Example 12: Using Page Heap Verification to Find a Bug

The following series of commands demonstrates how to use the page heap verification features of GFlags and the NTSD debugger to detect an error in heap memory use. In this example, the programmer suspects that a fictitious application, pheap-buggy.exe, has a heap error, and proceeds through a series of tests to identify the error.

For details on NTSD, see Debugging Using CDB and NTSD.

Step 1: Enable standard page heap verification

The following command enables standard page heap verification for pheap-buggy.exe:


gflags /p /enable pheap-buggy.exe

Step 2: Verify that page heap is enabled

The following command lists the image files for which page heap verification is enabled:


gflags /p

In response, GFlags displays the following list of programs. In this display, traces indicates standard page heap verification, and full traces indicates full page heap verification. In this case, pheap-buggy.exe is listed with traces, indicating that standard page heap verification is enabled, as intended.


pheap-buggy.exe: page heap enabled with flags (traces )

Step 3: Run the debugger

The following command runs the CorruptAfterEnd function of pheap-buggy.exe in NTSD with the -g (ignore initial breakpoint) and -x (set second-chance break on access violation exceptions) parameters:


ntsd -g -x pheap-buggy /CorruptAfterEnd

When the application fails, NTSD generates the following display, which indicates that it detected an error in pheap-buggy.exe:


===========================================================
VERIFIER STOP 00000008: pid 0xAA0: corrupted suffix pattern

        00C81000 : Heap handle 
        00D81EB0 : Heap block 
        00000100 : Block size 
        00000000 :
===========================================================

Break instruction exception - code 80000003 (first chance)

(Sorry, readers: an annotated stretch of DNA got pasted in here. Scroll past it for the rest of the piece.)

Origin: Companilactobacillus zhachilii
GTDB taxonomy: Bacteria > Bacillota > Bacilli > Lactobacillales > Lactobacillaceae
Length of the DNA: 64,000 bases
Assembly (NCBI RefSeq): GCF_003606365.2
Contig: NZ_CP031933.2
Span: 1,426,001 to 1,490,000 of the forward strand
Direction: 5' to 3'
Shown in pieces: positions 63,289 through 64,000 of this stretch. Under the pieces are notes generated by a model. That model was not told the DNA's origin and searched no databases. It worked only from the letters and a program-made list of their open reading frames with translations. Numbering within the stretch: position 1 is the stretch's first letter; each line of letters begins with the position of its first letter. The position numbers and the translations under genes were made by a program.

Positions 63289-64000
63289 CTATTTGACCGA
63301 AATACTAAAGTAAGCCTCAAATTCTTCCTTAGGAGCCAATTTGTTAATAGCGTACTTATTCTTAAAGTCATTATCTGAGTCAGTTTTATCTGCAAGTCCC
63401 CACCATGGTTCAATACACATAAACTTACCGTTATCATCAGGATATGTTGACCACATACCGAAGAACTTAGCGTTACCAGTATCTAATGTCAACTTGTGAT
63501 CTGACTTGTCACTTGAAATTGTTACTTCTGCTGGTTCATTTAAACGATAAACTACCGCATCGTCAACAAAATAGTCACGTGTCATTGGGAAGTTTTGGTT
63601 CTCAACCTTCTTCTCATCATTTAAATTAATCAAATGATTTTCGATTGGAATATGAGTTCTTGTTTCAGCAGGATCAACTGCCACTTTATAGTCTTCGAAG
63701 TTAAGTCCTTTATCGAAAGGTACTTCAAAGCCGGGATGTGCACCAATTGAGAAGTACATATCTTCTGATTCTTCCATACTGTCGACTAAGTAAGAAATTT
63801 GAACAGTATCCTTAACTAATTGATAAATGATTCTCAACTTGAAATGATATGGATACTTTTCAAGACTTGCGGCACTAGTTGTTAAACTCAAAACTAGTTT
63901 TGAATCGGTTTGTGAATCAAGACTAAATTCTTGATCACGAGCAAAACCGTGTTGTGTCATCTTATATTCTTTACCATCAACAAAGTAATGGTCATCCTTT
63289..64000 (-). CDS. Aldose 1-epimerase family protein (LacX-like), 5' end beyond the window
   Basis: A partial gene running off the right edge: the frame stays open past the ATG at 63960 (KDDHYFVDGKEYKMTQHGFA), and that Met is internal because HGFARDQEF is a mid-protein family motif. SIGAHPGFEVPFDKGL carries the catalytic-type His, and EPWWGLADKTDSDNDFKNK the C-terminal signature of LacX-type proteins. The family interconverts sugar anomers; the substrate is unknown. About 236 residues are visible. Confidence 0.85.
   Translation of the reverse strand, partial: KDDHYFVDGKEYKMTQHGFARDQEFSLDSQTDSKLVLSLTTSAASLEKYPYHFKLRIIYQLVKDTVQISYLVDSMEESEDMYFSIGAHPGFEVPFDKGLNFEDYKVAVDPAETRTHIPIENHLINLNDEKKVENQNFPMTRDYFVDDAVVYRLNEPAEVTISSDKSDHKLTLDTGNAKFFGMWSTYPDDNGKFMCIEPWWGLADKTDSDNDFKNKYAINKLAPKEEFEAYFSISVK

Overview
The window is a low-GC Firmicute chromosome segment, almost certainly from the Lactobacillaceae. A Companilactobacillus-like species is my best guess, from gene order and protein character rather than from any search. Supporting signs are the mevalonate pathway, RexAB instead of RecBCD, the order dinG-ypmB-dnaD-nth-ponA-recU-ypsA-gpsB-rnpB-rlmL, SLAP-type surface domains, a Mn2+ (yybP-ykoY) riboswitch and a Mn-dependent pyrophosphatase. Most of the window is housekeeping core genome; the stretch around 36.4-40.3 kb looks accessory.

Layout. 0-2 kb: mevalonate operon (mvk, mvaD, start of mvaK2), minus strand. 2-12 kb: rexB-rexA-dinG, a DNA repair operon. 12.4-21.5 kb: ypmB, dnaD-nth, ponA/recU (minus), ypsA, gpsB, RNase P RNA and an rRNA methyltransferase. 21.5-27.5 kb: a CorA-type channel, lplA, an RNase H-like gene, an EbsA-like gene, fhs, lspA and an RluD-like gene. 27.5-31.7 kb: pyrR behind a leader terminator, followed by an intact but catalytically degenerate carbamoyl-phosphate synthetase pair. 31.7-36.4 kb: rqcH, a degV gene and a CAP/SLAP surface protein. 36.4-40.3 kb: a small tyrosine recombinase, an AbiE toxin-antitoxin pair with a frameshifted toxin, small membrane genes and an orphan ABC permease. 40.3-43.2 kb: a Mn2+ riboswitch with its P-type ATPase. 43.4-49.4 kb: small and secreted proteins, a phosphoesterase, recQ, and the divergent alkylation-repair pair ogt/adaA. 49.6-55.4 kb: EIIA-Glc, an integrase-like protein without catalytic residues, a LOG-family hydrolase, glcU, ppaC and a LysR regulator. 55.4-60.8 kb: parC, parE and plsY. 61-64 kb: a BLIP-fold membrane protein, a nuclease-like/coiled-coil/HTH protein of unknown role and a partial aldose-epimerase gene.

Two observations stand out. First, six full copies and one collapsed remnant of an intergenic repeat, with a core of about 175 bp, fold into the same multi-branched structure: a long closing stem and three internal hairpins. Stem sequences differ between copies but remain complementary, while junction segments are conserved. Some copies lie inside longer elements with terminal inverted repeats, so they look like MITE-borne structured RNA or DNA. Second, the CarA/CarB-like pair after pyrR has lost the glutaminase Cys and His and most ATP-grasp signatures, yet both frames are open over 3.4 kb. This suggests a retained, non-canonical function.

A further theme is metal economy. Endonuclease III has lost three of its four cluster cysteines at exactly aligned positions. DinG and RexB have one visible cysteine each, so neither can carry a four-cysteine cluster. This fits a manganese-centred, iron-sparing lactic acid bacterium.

eax=00000000 ebx=00d81eb0 ecx=77f7e257 edx=0006fa18 esi=00000008 edi=00c81000
eip=77f7e098 esp=0006fc48 ebp=0006fc5c iopl=0         nv up ei pl zr na po nc
cs=001b  ss=0023  ds=0023  es=0023  fs=0038  gs=0000             efl=00000246
ntdll!DbgBreakPoint:
77f7e098 cc               int     3

The header information includes the address of the heap with the corrupted block (00C81000 : Heap handle), the address of the corrupted block (00D81EB0 : Heap block), and the size of the allocation (00000100 : Block size).

The "corrupted suffix pattern" message indicates that the application violated the data integrity pattern that GFlags inserted after the end of the pheap-buggy.exe heap allocation.

Step 4: Display the call stack

In the next step, use the addresses that NTSD reported to locate the function that caused the error. The next two commands turn on line number dumping in the debugger and display the call stack with line numbers.


C:\>.lines

Line number information will be loaded 

C:\>kb

ChildEBP RetAddr  Args to Child
WARNING: Stack unwind information not available. Following frames may be wrong.
0006fc5c 77f9e6dd 00000008 77f9e3e8 00c81000 ntdll!DbgBreakPoint
0006fcd8 77f9f3c8 00c81000 00000004 00d81eb0 ntdll!RtlpNtEnumerateSubKey+0x2879
0006fcfc 77f9f5bb 00c81000 01001002 00000010 ntdll!RtlpNtEnumerateSubKey+0x3564
0006fd4c 77fa261e 00c80000 01001002 00d81eb0 ntdll!RtlpNtEnumerateSubKey+0x3757
0006fdc0 77fc0dc2 00c80000 01001002 00d81eb0 ntdll!RtlpNtEnumerateSubKey+0x67ba
0006fe78 77fbd87b 00c80000 01001002 00d81eb0 ntdll!RtlSizeHeap+0x16a8
0006ff24 010013a4 00c80000 01001002 00d81eb0 ntdll!RtlFreeHeap+0x69
0006ff3c 01001450 00000000 00000001 0006ffc0 pheap-buggy!TestCorruptAfterEnd+0x2b [d:\nttest\base\testsrc\kernel\rtl\pageheap\pheap-buggy.cxx @ 185]
0006ff4c 0100157f 00000002 00c65a68 00c631d8 pheap-buggy!main+0xa9 [d:\nttest\base\testsrc\kernel\rtl\pageheap\pheap-buggy.cxx @ 69]
0006ffc0 77de43fe 00000000 00000001 7ffdf000 pheap-buggy!mainCRTStartup+0xe3 [crtexe.c @ 349]